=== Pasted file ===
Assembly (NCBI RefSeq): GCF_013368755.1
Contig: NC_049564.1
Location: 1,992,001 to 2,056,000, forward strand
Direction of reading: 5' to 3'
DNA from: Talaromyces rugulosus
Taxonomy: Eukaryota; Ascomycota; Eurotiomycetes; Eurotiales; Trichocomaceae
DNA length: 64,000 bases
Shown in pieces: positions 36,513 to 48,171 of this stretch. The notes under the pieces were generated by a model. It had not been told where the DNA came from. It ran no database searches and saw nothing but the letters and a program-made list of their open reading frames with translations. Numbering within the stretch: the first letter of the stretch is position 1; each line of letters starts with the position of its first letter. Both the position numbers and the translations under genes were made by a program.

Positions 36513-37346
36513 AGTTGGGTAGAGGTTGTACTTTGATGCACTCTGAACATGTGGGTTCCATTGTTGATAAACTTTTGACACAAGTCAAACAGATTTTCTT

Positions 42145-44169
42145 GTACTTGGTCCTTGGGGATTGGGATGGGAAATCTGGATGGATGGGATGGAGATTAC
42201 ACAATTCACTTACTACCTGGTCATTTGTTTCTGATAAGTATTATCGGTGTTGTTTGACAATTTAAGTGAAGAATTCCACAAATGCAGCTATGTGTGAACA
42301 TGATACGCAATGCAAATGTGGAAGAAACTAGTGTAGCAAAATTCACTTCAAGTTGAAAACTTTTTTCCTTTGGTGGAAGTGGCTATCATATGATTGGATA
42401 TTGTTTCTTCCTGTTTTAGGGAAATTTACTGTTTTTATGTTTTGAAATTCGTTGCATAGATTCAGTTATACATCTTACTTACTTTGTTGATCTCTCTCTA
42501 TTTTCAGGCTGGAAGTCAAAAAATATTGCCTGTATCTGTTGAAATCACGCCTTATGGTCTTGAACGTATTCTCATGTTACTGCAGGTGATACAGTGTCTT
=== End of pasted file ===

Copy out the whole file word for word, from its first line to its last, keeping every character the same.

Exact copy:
Assembly (NCBI RefSeq): GCF_013368755.1
Contig: NC_049564.1
Location: 1,992,001 to 2,056,000, forward strand
Direction of reading: 5' to 3'
DNA from: Talaromyces rugulosus
Taxonomy: Eukaryota; Ascomycota; Eurotiomycetes; Eurotiales; Trichocomaceae
DNA length: 64,000 bases
Shown in pieces: positions 36,513 to 48,171 of this stretch. The notes under the pieces were generated by a model. It had not been told where the DNA came from. It ran no database searches and saw nothing but the letters and a program-made list of their open reading frames with translations. Numbering within the stretch: the first letter of the stretch is position 1; each line of letters starts with the position of its first letter. Both the position numbers and the translations under genes were made by a program.

Positions 36513-37346
36513 AGTTGGGTAGAGGTTGTACTTTGATGCACTCTGAACATGTGGGTTCCATTGTTGATAAACTTTTGACACAAGTCAAACAGATTTTCTT

Positions 42145-44169
42145 GTACTTGGTCCTTGGGGATTGGGATGGGAAATCTGGATGGATGGGATGGAGATTAC
42201 ACAATTCACTTACTACCTGGTCATTTGTTTCTGATAAGTATTATCGGTGTTGTTTGACAATTTAAGTGAAGAATTCCACAAATGCAGCTATGTGTGAACA
42301 TGATACGCAATGCAAATGTGGAAGAAACTAGTGTAGCAAAATTCACTTCAAGTTGAAAACTTTTTTCCTTTGGTGGAAGTGGCTATCATATGATTGGATA
42401 TTGTTTCTTCCTGTTTTAGGGAAATTTACTGTTTTTATGTTTTGAAATTCGTTGCATAGATTCAGTTATACATCTTACTTACTTTGTTGATCTCTCTCTA
42501 TTTTCAGGCTGGAAGTCAAAAAATATTGCCTGTATCTGTTGAAATCACGCCTTATGGTCTTGAACGTATTCTCATGTTACTGCAGGTGATACAGTGTCTT